I = 9               R = 9

 

 

Felix Beltran

6       2

 

his primary challenge = FB = 62 = Getting arrested.

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comprehensive summary and list of predictions for 2012:

http://predictionsyear2012.com/

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discover some of your own numerology for FREE at:

http://numerologybasics.com/

—————————————————————————————–

—————————————————————————————–

—————————————————————————————–

learn numerology from numerologist to the world, Ed Peterson:

https://www.createspace.com/3411561

—————————————————————————————–

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—————————————————————————————–

Sex Numerology available at:

https://www.createspace.com/3802937

Read Full Post »

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June 21, 2012

A man believed to be the son of Mexico’s most-wanted drug trafficker has been detained by the Mexican Navy, one of a series of recent moves aimed at toppling the elusive kingpin, Mexican officials said Thursday.

Jesús Aflredo Guzmán Salazar, 26, “the presumed son” of Joaquín Guzmán Loera, better known by his nickname, El Chapo, or Shorty, was arrested Thursday morning in Jalisco State, on the central Pacific Coast, along with another person, the navy said in a statement, but it did not say what charges they might face.

The two were taken to Mexico City and presented to the news media, with Mr. Guzmán Salazar, whom the navy described as “one of the main directors of the Sinaloa cartel,” looking somber and downcast.

Mr. Guzmán Salazar, Mexican officials said, managed his father’s real estate holdings and coordinated most of the drug organization’s shipments of cocaine and marijuana to the United States. American drug agents, Mexican officials said, assisted in providing information leading to his arrest.

The United States Treasury Department this month said it had placed Mr. Guzmán Salazar and his mother, María Alejandrina Salazar Hernández, on a financial sanctions list, a move intended to block money laundering by barring American businesses and citizens from doing business with them. He had been indicted in 2009 on several drug-related charges in a federal court in Illinois, making it possible he could be extradited to the United States.

The Mexican authorities in recent months have arrested men said to be crucial operatives in the Sinaloa drug organization run by Mr. Guzmán Loera.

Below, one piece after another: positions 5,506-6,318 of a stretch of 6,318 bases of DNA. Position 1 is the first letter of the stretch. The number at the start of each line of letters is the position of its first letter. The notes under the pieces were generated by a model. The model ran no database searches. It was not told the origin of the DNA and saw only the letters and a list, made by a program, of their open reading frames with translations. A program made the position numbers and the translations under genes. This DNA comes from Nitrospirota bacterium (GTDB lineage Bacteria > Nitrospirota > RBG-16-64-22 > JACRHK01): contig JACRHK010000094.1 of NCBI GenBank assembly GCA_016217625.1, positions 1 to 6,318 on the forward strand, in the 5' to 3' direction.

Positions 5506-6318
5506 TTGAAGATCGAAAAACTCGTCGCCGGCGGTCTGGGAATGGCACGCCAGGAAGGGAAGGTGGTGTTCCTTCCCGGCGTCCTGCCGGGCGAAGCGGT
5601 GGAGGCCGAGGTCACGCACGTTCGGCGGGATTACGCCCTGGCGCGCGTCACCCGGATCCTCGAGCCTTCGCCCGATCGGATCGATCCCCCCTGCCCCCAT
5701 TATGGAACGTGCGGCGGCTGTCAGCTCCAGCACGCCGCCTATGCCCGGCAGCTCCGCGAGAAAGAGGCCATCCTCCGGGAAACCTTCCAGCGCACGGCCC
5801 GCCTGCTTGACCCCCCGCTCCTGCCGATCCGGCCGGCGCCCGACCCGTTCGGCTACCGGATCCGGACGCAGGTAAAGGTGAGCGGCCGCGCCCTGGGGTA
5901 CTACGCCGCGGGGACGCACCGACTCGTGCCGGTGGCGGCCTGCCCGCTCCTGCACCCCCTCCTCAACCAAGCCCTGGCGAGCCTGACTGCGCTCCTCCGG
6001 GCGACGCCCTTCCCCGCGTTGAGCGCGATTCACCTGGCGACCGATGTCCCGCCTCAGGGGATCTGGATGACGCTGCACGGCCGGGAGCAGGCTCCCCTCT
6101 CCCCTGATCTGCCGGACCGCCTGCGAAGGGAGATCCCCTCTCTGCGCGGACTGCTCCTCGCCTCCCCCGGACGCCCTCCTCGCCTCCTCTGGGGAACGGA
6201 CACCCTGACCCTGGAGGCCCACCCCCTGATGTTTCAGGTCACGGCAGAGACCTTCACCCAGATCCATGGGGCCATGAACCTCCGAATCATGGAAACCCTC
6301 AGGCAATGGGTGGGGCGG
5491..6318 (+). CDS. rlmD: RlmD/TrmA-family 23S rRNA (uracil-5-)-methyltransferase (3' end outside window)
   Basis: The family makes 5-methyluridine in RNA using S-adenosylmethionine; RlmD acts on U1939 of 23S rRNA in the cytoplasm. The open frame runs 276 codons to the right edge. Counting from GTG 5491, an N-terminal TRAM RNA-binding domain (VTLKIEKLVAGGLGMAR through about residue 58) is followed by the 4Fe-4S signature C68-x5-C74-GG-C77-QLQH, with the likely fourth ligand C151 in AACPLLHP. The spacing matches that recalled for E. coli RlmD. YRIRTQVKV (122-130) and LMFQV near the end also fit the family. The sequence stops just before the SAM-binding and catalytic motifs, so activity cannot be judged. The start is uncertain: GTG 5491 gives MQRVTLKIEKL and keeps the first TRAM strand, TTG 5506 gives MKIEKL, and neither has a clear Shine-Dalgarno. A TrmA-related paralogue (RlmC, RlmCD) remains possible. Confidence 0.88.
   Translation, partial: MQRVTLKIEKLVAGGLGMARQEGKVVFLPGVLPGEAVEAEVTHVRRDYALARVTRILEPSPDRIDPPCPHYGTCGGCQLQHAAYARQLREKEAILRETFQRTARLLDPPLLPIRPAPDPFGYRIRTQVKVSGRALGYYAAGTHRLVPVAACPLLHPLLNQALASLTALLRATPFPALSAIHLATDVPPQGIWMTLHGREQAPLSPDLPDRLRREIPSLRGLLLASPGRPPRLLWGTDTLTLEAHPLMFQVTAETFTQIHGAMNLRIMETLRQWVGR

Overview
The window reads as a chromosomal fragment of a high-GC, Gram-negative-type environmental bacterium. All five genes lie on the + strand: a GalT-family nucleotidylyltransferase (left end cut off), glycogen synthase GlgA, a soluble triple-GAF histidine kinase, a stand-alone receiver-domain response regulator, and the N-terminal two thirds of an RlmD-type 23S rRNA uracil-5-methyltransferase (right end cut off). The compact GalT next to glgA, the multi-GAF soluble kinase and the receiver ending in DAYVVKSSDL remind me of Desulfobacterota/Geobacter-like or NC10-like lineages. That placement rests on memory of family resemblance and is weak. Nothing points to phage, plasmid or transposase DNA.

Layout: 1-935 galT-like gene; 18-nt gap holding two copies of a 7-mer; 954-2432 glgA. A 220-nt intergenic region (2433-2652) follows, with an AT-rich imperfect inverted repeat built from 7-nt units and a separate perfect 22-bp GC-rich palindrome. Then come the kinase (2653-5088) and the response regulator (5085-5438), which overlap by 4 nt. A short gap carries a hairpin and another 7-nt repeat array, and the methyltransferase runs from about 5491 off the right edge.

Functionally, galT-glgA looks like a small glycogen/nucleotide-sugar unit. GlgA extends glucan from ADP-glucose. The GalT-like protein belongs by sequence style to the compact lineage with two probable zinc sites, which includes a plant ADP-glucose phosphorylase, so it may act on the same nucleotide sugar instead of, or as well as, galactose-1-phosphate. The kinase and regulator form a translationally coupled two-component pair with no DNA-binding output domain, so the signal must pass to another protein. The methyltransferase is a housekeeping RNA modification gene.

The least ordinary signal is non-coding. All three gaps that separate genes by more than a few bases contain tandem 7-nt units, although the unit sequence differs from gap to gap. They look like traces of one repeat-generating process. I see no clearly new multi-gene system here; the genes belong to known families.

Mr. Guzmán Loera, 55, who is believed to lead a worldwide cocaine- and marijuana-trafficking empire worth several billion dollars, faces drug trafficking and other charges in the United States and Mexico. He has been sought since escaping from prison in 2001 in a laundry cart after bribing his guards.

His family members, too, have been sought by the authorities and rival traffickers.

In 2008, another son, Édgar Guzmán López, 22, one of several children Mr. Guzmán Loera is believed to have fathered with different partners, was killed in a gunfight in Sinaloa, Mr. Guzmán Loera’s home state. Last year, a cousin, Juan Guzmán Rocha, 39, was found dead of gunshot wounds on a Sinaloa highway.

Another son, Ivan Archivaldo Guzmán Salazar, served a few years in prison on money-laundering charges but was released in 2008 by a judge who found the evidence lacking. That son and another, Ovidio Guzmán Lopez, were placed on the Treasury Department “black list” in May.

Griselda López Pérez, now a former wife of Mr. Guzmán Loera, was detained on unspecified charges in May 2010 for less than a day and released.

There has been widespread speculation here that Mr. Guzmán Loera would be caught before Mexico’s July 1 presidential election. The incumbent party of President Felipe Calderón, who has taken an aggressive stance against drug gang leaders, has been trailing in the polls behind Enrique Peña Nieto, the candidate of the Institutional Revolutionary Party, which has been fighting a reputation for being more accommodating to traffickers.

In August, Mr. Guzmán Loera’s current wife, Emma Coronel, a 22-year-old former beauty queen, gave birth to twins in a hospital in the Los Angeles area, but was not detained because there were no charges pending against her. She slipped back across the border with the babies.

from:  http://www.nytimes.com/2012/06/22/world/americas/drug-kingpins-son-arrested-in-mexico.html

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using the number/letter grid:

 
1      2      3       4       5       6      7      8      9
A      B     C       D       E       F      G      H      I
J      K      L      M      N       O      P      Q      R
S      T      U      V      W      X      Y      Z

Where:

A = 1              J = 1              S = 1

B = 2              K = 2             T = 2

C = 3              L = 3             U = 3

D = 4              M = 4            V = 4

E = 5              N = 5            W = 5

F = 6              O = 6             X = 6

G = 7              P = 7             Y = 7

H = 8              Q = 8             Z = 8

I = 9               R = 9

 

 

Kevin Beltran

25495 2532915               52

 

his path of destiny = 52 = Ability to size up people and situations.

Queen of Swords Tarot card